Mercedes-Benz EQA concept, 2017 Frankfurt auto showEnlarge Photo
Mercedes-Benz is currently constructing a battery plant in Kamenz, Germany, the second of five such plants that will be in operation in three continents by the start of the next decade, including one in the United States.
The U.S. plant will be constructed in Tuscaloosa, Alabama, at a cost of $1 billion. It’s where Mercedes already has a vehicle plant that’s earmarked to start construction of electric cars in the coming years.
But this is just the tip of the iceberg when it comes to Mercedes’ electrification plans. The automaker is taking a holistic approach on the road to zero emissions and thus is also focused on improving the emissions of internal combustion engines, offering hybrid options across its lineup, adding hydrogen fuel cell vehicles, and building up the required charging infrastructure for future plug-ins.
“We are placing our emphasis on highly efficient high-tech combustion engines, systematic hybridization and battery-electric or fuel cell drive systems,” Ola Källenius, Mercedes’ R&D chief, said in a statement. “Our approach is deliberately broad in view of our extensive vehicle portfolio and our customers' mobility requirements.”
10 electric cars by 2022
Electric cars are very much the focus of Mercedes’ electrification plans which fall under the auspices of the EQ sub-brand. Mercedes is committed to launching 10 electric cars by 2022, the first of which will be the EQC small SUV starting production in 2019. The second is likely to be an EQA compact hatchback. A total $11.8 billion is being invested to develop these 10 vehicles.
2017 Fuso eCanterEnlarge Photo
There will be electric commercial vehicles, too. The Fuso eCanter electric truck is already in production and will be followed in 2018 by an electric bus. Mercedes is also developing electric versions of the Metris and Sprinter vans, and one of its truck brands, U.S.-based Freightliner, is developing an electric version of the Cascadia semi-trailer truck for long-distance haulage.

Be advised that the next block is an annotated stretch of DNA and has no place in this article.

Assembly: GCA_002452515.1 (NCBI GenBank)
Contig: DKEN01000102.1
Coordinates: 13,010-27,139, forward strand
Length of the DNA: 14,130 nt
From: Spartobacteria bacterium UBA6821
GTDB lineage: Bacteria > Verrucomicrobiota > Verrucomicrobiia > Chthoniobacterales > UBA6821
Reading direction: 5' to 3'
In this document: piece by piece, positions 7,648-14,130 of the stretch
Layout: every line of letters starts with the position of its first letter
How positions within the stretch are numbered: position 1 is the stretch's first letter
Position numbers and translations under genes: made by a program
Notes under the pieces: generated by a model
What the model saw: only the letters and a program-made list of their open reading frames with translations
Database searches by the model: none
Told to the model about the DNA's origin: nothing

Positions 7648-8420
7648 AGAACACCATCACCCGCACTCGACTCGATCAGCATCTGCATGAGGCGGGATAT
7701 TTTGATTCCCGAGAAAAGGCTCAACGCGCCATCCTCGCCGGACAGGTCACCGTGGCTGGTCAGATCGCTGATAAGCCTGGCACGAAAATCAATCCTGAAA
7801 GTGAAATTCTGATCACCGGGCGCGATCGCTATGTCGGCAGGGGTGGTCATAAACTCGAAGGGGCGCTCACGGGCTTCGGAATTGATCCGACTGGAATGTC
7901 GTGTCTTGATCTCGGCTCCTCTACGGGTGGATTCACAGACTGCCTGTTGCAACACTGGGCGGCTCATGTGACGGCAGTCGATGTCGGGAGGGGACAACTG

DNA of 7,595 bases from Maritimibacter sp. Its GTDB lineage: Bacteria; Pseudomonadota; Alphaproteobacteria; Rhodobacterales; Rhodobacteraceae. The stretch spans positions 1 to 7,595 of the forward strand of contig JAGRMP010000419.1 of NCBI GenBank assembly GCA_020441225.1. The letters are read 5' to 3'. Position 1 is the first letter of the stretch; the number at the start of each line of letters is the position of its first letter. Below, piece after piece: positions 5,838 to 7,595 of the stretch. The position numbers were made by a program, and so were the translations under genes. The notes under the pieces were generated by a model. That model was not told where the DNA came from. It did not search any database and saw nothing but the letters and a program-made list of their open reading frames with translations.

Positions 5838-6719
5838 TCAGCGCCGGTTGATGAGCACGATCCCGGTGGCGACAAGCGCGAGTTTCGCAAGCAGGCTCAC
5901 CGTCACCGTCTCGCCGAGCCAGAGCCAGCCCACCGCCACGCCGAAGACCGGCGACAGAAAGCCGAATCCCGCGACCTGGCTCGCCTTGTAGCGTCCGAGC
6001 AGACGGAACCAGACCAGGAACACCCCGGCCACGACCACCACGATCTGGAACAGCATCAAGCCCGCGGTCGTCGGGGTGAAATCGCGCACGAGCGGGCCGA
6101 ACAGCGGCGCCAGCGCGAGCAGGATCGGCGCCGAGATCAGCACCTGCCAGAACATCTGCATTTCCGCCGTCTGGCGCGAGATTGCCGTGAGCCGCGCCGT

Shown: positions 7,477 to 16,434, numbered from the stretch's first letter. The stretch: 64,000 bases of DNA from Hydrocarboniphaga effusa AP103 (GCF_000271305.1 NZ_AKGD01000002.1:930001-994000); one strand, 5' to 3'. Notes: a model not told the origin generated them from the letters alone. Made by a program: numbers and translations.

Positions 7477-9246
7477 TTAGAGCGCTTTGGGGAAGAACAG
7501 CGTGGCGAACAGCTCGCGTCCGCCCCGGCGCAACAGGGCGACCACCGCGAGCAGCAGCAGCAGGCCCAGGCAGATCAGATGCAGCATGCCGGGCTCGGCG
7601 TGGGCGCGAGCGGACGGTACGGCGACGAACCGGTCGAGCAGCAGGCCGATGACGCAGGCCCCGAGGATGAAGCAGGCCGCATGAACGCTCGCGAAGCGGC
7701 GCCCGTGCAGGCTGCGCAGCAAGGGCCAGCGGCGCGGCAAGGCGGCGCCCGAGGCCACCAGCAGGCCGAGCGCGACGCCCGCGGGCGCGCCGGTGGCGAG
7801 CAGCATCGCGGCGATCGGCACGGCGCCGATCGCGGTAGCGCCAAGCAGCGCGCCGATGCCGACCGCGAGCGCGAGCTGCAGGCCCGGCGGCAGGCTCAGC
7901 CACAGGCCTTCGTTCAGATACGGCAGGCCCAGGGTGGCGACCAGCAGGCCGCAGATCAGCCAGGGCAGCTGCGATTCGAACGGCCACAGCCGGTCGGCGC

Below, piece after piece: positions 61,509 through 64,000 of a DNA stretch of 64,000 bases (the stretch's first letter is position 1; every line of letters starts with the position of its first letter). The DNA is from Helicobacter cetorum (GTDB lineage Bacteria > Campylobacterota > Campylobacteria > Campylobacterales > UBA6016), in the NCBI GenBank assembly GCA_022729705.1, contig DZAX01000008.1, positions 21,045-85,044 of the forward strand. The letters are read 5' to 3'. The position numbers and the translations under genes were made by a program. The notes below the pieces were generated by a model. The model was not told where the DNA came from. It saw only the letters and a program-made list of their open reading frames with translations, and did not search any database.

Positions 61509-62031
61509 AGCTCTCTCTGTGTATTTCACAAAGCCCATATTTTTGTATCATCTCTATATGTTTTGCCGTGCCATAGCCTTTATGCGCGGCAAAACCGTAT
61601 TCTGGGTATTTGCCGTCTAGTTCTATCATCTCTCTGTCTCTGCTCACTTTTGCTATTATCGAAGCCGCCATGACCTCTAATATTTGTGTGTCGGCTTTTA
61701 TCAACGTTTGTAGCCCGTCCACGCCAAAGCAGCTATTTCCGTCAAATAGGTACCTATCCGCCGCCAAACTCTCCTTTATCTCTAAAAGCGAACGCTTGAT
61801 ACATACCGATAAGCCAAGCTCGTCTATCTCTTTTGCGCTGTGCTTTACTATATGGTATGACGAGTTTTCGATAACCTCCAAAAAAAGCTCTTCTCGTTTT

However, Mercedes understands that not everyone is ready for electric cars. The automaker is predicting that electric cars will only account for 25 percent of all sales by 2025, meaning 75 percent of Mercedes’ cars will still have an internal combustion engine. Most of the remaining 75 percent will feature some form of electrification, though. Mercedes will be offering an electrified option on virtually all of its model lines, so pretty much every customer will at least be able to choose a greener option.
Mercedes says plug-in hybrids will play a key role on the road to zero-emission mobility. This is because they offer customers the best of both worlds; in the city they can drive in fully electric mode, while on long journeys they benefit from the combustion engine's range. To underline the important role of hybrids in the process of electrifying the car, the plug-in models from Mercedes will sport “EQ Power” badges (“EQ Power+” in the case of AMG) to link them with the EQ sub-brand.
Mercedes will use plug-in hybrid technology on models sized from the C-Class up. In the smaller categories, the automaker will rely on simpler mild-hybrid systems where an electric motor is used to aid the engine but cannot power the vehicle on its own.
Mercedes also plans to introduce hybrid technology on buses. Already available on the Citaro bus line, the technology, in conjunction with a highly efficient electrohydraulic steering system, has improved efficiency by around 8.5 percent.